Securities industry making Y2K progressgreenspun.com : LUSENET : TimeBomb 2000 (Y2000) : One Thread
Securities industry making Y2K progress
NEW YORK (AP) - Testing by the securities industry found only rare instances of Year 2000 computer problems and officials Thursday reassured investors they need not worry about being locked out of trading stocks, mutual funds, bonds or options at year's end.
Six weeks of tests simulated the execution of 850 mock trades involving 260,000 transactions for the period of Dec. 29, 1999 to Jan. 3, 2000. The tightly scripted tests turned up problems related to the Y2K bug in just 0.02% of the transactions required to process the trades, the Securities Industry Association said.
''The Y2K issues were rare and quickly repaired,'' said Donald D. Kittell, executive vice president of the group that represents 740 investment firms. ''The test served its purpose in that it helped us detect problems or areas that needed further work while we still have time to fix them.
''Our contingency plans will be much more thorough as a result of what we've learned.''
The SIA estimates the securities industry will spend $5 billion to correct the problem, which stems from the fact that most computers use just two digits to denote the year, causing an unknown number to misread 00 as 1900 instead of 2000. If the problem is not fixed, it could cause some computers to malfunction or be unable to sort dates, calculate transactions and perform other operations.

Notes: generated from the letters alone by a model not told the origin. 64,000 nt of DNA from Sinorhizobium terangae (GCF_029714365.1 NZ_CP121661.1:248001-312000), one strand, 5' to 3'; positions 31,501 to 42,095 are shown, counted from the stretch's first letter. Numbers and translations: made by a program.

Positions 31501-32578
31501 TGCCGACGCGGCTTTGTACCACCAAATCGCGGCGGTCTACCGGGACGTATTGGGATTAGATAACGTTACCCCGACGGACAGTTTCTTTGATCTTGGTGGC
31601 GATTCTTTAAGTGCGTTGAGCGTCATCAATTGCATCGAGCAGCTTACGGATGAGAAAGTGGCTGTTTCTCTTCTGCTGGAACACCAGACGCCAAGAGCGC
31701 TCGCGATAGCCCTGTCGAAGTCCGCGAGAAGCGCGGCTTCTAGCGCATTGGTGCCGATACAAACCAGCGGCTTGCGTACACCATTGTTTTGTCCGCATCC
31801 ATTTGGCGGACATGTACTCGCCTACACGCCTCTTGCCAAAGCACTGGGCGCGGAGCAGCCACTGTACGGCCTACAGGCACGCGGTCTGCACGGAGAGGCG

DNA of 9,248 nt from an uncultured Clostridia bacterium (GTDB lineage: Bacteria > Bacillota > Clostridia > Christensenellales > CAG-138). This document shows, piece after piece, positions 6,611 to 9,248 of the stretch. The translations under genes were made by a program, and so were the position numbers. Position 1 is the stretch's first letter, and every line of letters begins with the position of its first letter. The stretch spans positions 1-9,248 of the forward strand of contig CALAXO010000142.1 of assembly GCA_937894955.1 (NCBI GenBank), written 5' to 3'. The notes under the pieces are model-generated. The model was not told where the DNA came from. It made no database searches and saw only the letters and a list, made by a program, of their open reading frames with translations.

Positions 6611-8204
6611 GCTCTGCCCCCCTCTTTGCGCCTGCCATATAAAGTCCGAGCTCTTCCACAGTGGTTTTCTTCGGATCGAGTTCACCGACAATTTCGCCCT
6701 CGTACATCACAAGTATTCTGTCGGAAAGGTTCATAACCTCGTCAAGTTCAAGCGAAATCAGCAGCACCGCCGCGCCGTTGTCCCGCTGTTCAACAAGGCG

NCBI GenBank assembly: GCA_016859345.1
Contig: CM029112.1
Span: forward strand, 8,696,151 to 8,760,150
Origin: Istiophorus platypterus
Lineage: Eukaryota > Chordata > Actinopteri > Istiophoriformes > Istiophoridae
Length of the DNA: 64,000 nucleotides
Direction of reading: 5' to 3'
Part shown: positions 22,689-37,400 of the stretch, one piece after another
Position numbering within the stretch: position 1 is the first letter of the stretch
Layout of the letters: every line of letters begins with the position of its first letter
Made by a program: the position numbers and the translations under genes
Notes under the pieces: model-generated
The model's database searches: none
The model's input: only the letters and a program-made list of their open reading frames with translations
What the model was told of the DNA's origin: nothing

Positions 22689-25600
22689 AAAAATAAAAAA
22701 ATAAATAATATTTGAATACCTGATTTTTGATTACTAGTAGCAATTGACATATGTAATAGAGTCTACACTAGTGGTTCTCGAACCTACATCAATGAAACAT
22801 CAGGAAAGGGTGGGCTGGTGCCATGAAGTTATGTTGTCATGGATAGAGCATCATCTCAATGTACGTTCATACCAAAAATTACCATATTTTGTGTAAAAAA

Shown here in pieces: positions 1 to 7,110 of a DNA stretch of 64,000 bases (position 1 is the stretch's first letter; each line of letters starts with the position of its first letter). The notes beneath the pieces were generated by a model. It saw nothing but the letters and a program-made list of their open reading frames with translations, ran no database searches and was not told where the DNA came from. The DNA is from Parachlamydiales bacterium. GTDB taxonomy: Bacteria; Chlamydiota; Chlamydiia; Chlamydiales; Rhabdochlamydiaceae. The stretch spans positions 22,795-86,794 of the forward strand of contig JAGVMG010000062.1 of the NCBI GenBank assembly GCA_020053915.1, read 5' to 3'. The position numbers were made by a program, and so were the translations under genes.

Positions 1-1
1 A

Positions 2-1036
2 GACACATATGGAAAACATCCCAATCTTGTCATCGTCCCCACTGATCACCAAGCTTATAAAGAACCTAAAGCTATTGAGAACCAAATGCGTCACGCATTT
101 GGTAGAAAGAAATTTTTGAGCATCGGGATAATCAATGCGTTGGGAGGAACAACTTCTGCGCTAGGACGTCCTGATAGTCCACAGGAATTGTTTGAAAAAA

Kittell said the industry is now closer to its goal of ensuring that the turn of the millennium is a ''nonevent'' for investors.
But much remains to be done.
The tests coordinated by SIA are meant to detect trouble in the millions of daily transactions between the brokerages, clearing houses, mutual funds and investment banks.
But each of those institutions has its own internal testing to do of everything from payroll to accounting systems -- all in various stages of completion, John Panchery, vice president and Year 2000 project manager for SIA, said in a recent interview.
''Each firm has to test what is its own responsibility,'' he said. But the SIA will help in that effort, he said.
The group will be available the second Saturday of each month between May and October to help those who want to continue testing, Panchery said.
Meanwhile, SIA contingency planning committees continue to make preparations for any possible glitches, such as power or telephone outages, he said.
But as far as the action that takes place on Wall Street, he said, all bugs have been eradicated.
''We've proven the stock exchanges and clearing corporations involved in all the tests can all process in the Year 2000, and we did it with seven months to spare,'' Panchery said. ''Investors should be pretty comfortable.''
-- Norm (firstname.lastname@example.org), April 29, 1999
Done by Dec. 31, 1998, leaving a full year for testing.
Whaaa? OH! that was LAST year. By golly guys ... "Investers should be pretty comfortable."
-- Jim the Window Washer (Rational@man.com), April 29, 1999.